'Sweeney Todd' at Blank Canvas is an Up-Close View of a Big, Ballsy Broadway Musical


  • (Photo credit: Andy Dudik)

In most cases when you go see a big Broadway musical you’re held at arm’s length from the large stage, admiring the cast from afar. And that’s just fine. But if you’ve ever wondered how it feels to be up close and personal with the performers who are belting out show tunes from a big and ballsy musical, shuffle on over to Blank Canvas Theatre.

Thanks to the chutzpah of artistic director Patrick Ciamacco, BCT is willing to mount damn near any musical on their postage stamp-sized stage. And even when it feels like numerous cast members are squeezed into the playing area like a hockey team in full gear jammed into a used Yugo, there’s still an aura of excitement generated by having the singers literally an arm’s length away.

At times, such as in BCT’s recent production of Cabaret, everything works almost to perfection. Then there are other times when the result is a bit mixed, such as in the current production of Sweeney Todd. This dark musical about the demon barber of Fleet Street in London, with music and lyrics by Stephen Sondheim, usually needs a certain amount of physical expanse to let its songs and blood lust flow with full freedom.

Director Jonathan Kronenberger and the uncredited scenic designer have found ways to stage all the various elements of this show. This includes the infamous Barber Chair of Doom that ushers unsuspecting haircut customers into eternity as fillings for the rancid meat pies of Mrs. Lovett, one floor below. And when there are only a couple actors on stage at a given time, the scenes play out with extraordinary power. But when a chorus number is called for, there’s apparently no choreographer on hand to serve as traffic cop.

That said, there are splendid voices and performances in the mix in this Sweeney. In the two lead roles, Ciamacco and Trinidad Snider mesh nicely as the sociopathic duo, even though their accents (hers British, his not) don’t quite comport. But they join forces to cut a brutal swath through London gents desiring a bit of pomade in their hair.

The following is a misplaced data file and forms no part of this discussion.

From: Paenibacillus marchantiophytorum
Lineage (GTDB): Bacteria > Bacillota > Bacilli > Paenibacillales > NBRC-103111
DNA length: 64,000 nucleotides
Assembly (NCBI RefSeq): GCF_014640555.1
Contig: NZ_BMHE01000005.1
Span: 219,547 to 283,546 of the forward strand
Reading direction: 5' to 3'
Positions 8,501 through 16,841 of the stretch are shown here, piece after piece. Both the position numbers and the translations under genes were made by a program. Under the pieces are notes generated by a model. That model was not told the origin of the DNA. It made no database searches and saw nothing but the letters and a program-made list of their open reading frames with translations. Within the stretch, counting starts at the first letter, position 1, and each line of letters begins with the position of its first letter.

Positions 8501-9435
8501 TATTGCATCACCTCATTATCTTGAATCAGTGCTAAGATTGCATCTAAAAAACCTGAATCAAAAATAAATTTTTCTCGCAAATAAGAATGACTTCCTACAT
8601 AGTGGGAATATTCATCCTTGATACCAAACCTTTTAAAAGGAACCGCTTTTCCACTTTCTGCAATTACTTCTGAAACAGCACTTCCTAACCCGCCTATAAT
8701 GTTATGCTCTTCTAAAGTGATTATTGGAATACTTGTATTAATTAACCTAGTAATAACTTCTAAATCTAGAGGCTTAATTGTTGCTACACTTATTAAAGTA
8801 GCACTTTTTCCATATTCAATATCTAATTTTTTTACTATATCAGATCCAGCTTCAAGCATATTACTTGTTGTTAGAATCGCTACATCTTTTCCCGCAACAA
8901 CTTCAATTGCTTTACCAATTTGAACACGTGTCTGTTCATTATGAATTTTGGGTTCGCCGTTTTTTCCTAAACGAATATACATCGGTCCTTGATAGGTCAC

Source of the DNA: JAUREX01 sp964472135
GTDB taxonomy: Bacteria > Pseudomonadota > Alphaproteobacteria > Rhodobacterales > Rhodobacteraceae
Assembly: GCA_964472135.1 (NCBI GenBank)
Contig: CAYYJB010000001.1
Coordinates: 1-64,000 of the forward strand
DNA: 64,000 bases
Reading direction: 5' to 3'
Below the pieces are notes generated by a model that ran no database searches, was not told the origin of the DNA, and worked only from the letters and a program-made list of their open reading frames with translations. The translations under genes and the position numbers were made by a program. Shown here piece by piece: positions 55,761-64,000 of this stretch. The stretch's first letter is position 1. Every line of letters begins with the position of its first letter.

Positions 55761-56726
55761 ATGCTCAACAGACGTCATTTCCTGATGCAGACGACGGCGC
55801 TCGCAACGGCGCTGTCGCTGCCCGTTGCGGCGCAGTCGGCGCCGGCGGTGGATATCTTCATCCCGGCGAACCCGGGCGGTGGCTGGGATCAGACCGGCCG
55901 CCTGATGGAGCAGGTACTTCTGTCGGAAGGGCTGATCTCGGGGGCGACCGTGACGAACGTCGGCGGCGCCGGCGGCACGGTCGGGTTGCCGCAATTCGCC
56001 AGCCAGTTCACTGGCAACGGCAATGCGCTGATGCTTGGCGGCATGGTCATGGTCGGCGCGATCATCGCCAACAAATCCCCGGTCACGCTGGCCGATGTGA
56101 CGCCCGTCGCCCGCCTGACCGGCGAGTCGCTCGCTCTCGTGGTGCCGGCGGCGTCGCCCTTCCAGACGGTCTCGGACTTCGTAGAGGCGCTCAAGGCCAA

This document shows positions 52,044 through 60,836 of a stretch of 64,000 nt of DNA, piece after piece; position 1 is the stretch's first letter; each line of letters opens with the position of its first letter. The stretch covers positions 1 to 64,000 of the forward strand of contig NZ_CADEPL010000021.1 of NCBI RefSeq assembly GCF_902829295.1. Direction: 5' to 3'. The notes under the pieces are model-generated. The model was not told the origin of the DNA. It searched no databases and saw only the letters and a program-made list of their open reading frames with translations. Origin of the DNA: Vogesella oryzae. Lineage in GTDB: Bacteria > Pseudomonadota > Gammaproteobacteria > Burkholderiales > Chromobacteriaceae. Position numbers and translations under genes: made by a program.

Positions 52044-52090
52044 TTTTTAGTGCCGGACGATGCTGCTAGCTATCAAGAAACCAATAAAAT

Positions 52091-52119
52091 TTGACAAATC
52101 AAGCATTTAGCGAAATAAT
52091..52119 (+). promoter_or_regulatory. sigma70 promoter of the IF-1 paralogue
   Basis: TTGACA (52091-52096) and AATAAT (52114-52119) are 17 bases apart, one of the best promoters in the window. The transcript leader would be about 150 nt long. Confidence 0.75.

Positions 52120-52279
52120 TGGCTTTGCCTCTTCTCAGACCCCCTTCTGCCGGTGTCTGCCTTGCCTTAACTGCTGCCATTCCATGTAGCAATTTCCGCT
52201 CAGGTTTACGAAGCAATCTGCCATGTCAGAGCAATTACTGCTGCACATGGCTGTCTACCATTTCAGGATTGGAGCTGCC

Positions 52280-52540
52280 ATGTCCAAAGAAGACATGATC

Ciamacco conveys the hate boiling in Sweeney Todd, generated by the venal Judge Turpin (Brian Altman) who packed Todd off to jail so the judge could boff Sweeney’s wife. Snider uses her strong pipes and slightly goofy presence to offer a fresh counterpoint to Ciamacco’s intensity, bringing a charming psychopathy to Mrs. Lovett and her pastries from hell.

They are supported well, notably by Meg Martinez and Robert Kowalewski who play the love-smitten Johanna (Sweeney’s daughter) and Anthony Hope, who rescued Sweeney at sea. Their voices elevate their songs, as do John Webb’s renditions as the Beadle and Devin Pfeiffer’s as Tobias Ragg. And Ian Jones steps in with a hilarious turn as a competitive barber Pirelli, whose secret identity leads to his demise. In the small but choice role of the Beggar Woman (who also has a secret identity), Kristy Cruz dials up the weird way past 11 and loses the character’s full dimension.

As difficult as Sondheim can be to sing, these folks do all the songs justice, helped immeasurably by the nine-person band under the direction of Matthew Dolan. And even when the action on the tiny stage has all the elegance of 17 cats fighting in a sack, this Sweeney Todd is pungent enough to keep you involved and even moved.

Sweeney Todd
Through March 10 at Blank Canvas Theatre, West 78 Street Studios, 1300 W. 78 St., 440-941-0458, blankcanvastheatre.com.

We welcome readers to submit letters regarding articles and content in Cleveland Scene. Letters should be a minimum of 150 words, refer to content that has appeared on Cleveland Scene, and must include the writer's full name, address, and phone number for verification purposes. No attachments will be considered. Writers of letters selected for publication will be notified via email. Letters may be edited and shortened for space.

Email us at [email protected].

Support Local Journalism.
Join the Cleveland Scene Press Club

Local journalism is information. Information is power. And we believe everyone deserves access to accurate independent coverage of their community and state. Our readers helped us continue this coverage in 2020, and we are so grateful for the support.

Help us keep this coverage going in 2021. Whether it's a one-time acknowledgement of this article or an ongoing membership pledge, your support goes to local-based reporting from our small but mighty team.

Join the Cleveland Scene Press Club for as little as $5 a month.